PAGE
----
It costs nothing to give praise and nothing to pay attention to what went right today and what we’re grateful for. And no matter where we are in life, there’s always something to be appreciative of if we take the time to look!

We all have setbacks, days that aren’t as productive as we’d like or times our energy isn’t at its peak, yet those are the times our secret weapon — appreciation — can be of the greatest benefit. Plan an appreciation meeting every third Wednesday at work or take the first 10 minutes of every meeting to acknowledge what people are doing right or what you admire and respect in others. When I was bumped up to first class, it could have been because every time I came back up to the ticket counter, I was appreciative of the effort the agent was making and the help I was sure I was going to get.

P: PUT ON A POSITIVE SPIN. Joy is contagious, and opting for the positive is the only intelligent approach to handling people and building rapport. Of course, people are going to annoy us; it’s what they do. But, if we’re going to be highly effective conscious communicators, it’s necessary to continually loop back to what is good about the situation.

Dr. Martin Seligman, the father of positive psychology, has done tremendous research on helping returning veterans suffering from PTSD as well as others who are suffering from depression by using principles of positive psychology. Listen to this: According to Seligman, in psychological literature over the last 30 years, there have been 54,040 abstracts containing the keyword “depression” and 41,416 naming “anxiety” but only 415 mentioning “joy.” Similarly, when I was looking up a definition for “learned happiness,” all that Google could locate was “learned helplessness.” Seems it’s about time to add more joy in our lives, which means we need to focus on what is working — the positive — which is one of the easiest ways to have people gravitate toward us. Come on, who wants to be around someone who is gloomy or always focuses on what won’t work? Zappos CEO Tony Hsieh knew the importance of the positive spin: He put energy into making his employees happy, which, in turn, produced more productive workers and a great work environment.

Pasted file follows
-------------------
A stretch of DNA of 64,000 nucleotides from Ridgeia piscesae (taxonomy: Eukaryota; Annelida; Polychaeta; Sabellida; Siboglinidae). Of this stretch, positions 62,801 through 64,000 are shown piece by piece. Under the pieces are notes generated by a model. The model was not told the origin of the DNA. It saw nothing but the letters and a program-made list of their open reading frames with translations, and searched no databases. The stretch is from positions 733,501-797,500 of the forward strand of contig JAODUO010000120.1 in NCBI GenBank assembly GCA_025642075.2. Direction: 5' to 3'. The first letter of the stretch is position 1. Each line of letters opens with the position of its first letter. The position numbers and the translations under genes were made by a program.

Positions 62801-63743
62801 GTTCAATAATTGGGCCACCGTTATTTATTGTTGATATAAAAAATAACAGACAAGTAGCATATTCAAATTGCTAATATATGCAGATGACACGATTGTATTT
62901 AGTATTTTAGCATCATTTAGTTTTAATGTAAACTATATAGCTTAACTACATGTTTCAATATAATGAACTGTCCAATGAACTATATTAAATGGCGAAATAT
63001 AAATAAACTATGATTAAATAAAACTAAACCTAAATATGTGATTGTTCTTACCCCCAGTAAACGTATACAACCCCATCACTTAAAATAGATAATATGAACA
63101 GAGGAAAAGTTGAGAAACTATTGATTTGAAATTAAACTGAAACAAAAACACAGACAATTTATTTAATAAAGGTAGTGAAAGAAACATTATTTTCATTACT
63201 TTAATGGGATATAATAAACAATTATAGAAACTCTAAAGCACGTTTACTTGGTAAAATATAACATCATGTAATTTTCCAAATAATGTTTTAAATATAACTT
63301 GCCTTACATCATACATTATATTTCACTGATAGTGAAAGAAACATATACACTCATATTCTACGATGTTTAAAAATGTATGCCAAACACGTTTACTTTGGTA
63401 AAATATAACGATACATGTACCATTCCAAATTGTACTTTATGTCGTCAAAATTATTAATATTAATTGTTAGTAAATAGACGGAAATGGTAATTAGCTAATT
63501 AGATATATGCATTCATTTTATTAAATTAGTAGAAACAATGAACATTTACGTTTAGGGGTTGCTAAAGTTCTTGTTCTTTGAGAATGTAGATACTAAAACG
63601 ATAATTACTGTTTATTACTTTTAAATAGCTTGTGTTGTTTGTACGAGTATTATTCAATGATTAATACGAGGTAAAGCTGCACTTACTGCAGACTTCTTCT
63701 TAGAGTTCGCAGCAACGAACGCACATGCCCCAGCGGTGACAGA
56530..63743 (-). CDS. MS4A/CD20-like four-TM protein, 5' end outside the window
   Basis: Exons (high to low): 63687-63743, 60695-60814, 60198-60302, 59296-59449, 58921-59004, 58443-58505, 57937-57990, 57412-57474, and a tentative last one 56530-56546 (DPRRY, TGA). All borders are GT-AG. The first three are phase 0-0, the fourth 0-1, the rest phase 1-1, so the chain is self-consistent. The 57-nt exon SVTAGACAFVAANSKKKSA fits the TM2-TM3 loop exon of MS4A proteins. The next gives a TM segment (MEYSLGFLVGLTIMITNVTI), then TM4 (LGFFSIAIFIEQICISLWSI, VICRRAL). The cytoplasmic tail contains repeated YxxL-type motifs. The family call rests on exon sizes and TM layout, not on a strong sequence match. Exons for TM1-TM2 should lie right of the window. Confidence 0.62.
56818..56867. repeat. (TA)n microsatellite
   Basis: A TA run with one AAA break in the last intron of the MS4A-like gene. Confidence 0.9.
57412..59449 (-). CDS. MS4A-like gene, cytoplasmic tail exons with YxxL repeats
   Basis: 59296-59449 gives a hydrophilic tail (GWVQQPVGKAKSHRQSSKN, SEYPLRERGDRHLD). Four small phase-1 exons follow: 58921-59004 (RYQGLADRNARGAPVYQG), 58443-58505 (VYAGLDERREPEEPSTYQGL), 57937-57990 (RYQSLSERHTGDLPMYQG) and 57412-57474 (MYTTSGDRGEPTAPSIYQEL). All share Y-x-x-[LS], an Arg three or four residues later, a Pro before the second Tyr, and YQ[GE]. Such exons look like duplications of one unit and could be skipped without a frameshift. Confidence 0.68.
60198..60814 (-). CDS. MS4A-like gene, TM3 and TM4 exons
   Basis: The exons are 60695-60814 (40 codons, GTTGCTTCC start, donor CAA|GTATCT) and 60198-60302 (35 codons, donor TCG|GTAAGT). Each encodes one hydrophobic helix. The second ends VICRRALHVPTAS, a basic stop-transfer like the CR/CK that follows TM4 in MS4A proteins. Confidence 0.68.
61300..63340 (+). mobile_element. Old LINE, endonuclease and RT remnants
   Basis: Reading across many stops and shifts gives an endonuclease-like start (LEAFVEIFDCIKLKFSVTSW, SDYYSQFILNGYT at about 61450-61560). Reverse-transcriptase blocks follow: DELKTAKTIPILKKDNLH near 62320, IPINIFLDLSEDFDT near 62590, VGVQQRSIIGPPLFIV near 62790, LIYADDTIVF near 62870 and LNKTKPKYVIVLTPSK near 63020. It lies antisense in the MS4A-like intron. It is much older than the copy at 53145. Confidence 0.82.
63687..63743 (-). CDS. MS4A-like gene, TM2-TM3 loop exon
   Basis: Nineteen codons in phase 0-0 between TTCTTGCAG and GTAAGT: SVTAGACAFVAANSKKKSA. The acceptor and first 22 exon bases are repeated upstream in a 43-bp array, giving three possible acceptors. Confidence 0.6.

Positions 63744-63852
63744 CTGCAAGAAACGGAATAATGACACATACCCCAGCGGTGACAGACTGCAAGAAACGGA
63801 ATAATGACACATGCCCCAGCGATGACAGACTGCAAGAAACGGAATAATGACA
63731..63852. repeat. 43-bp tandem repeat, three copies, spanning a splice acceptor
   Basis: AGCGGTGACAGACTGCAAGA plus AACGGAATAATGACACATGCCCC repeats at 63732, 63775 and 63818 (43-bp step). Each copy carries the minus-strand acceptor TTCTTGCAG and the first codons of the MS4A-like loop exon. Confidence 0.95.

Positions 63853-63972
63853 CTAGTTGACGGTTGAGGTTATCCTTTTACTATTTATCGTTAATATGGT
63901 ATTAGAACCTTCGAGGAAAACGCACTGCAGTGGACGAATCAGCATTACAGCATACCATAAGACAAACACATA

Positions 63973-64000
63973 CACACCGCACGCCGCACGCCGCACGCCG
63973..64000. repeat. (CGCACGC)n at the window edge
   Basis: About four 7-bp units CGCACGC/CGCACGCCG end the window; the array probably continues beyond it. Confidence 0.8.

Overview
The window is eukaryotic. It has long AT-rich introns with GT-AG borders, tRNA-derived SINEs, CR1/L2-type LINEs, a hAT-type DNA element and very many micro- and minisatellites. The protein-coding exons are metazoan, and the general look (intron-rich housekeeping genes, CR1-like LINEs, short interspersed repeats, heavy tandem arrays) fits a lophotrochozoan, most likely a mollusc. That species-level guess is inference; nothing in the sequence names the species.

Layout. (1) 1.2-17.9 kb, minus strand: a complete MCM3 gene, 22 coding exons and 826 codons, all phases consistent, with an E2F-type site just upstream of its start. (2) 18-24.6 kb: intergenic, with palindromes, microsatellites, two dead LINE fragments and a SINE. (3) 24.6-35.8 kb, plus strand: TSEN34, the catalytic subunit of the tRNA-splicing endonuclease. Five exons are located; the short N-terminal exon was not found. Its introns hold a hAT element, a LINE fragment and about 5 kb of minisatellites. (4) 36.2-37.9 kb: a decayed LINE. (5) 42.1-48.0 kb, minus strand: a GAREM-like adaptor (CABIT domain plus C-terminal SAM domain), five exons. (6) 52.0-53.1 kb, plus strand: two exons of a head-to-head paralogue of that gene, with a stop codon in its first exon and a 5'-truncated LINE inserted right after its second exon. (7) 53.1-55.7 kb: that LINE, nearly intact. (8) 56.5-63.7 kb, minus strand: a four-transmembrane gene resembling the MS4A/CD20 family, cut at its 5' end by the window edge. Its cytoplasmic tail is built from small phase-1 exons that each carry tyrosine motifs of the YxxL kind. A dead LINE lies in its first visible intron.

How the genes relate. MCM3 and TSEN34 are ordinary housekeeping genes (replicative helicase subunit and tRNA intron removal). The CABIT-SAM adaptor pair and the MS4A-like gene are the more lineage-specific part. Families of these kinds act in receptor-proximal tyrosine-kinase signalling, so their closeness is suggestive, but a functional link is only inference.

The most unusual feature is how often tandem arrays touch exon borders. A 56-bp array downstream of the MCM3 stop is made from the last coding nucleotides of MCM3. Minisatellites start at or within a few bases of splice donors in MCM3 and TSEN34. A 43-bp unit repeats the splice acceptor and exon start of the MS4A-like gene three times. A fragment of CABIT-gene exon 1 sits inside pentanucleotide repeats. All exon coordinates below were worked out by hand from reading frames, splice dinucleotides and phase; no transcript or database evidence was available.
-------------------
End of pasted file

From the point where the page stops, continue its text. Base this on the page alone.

Of course, this LEAP strategy works equally well for getting a management team to hear what needs to be done or changing the mind of a manager or business colleague who has been recalcitrant and unwilling to hear your side of the story. George Bernard Shaw said the biggest problem with communication is the illusion it has taken place. When we consciously work on understanding instead of assuming, we become part of the elite few who can communicate with anyone. The benefits of conscious communication are endless and enable us to actually understand those we’re speaking to, which can be a rare occurrence in this fast-paced world of ours.


JENNIFER WEBB’S extraordinary programs combine magic, psychology, NLP, Emotional Intelligence and other disciplines to reach people instantly with messages of inspiration and content. Business communications specialist, performance coach, author of four books on human potential and motivational magician/speaker with a background and graduate degree in psychology, Jennifer teaches how to increase peak performance and create and reach goals. Her client base ranges from Honeywell Space Systems to Ernst & Young, PricewaterhouseCoopers, Microsoft, American Airlines, the U.S. Navy and Airforce and leaders in numerous industries. She also served as a personal power coach for CBS Morning News, Reno affiliate for three years.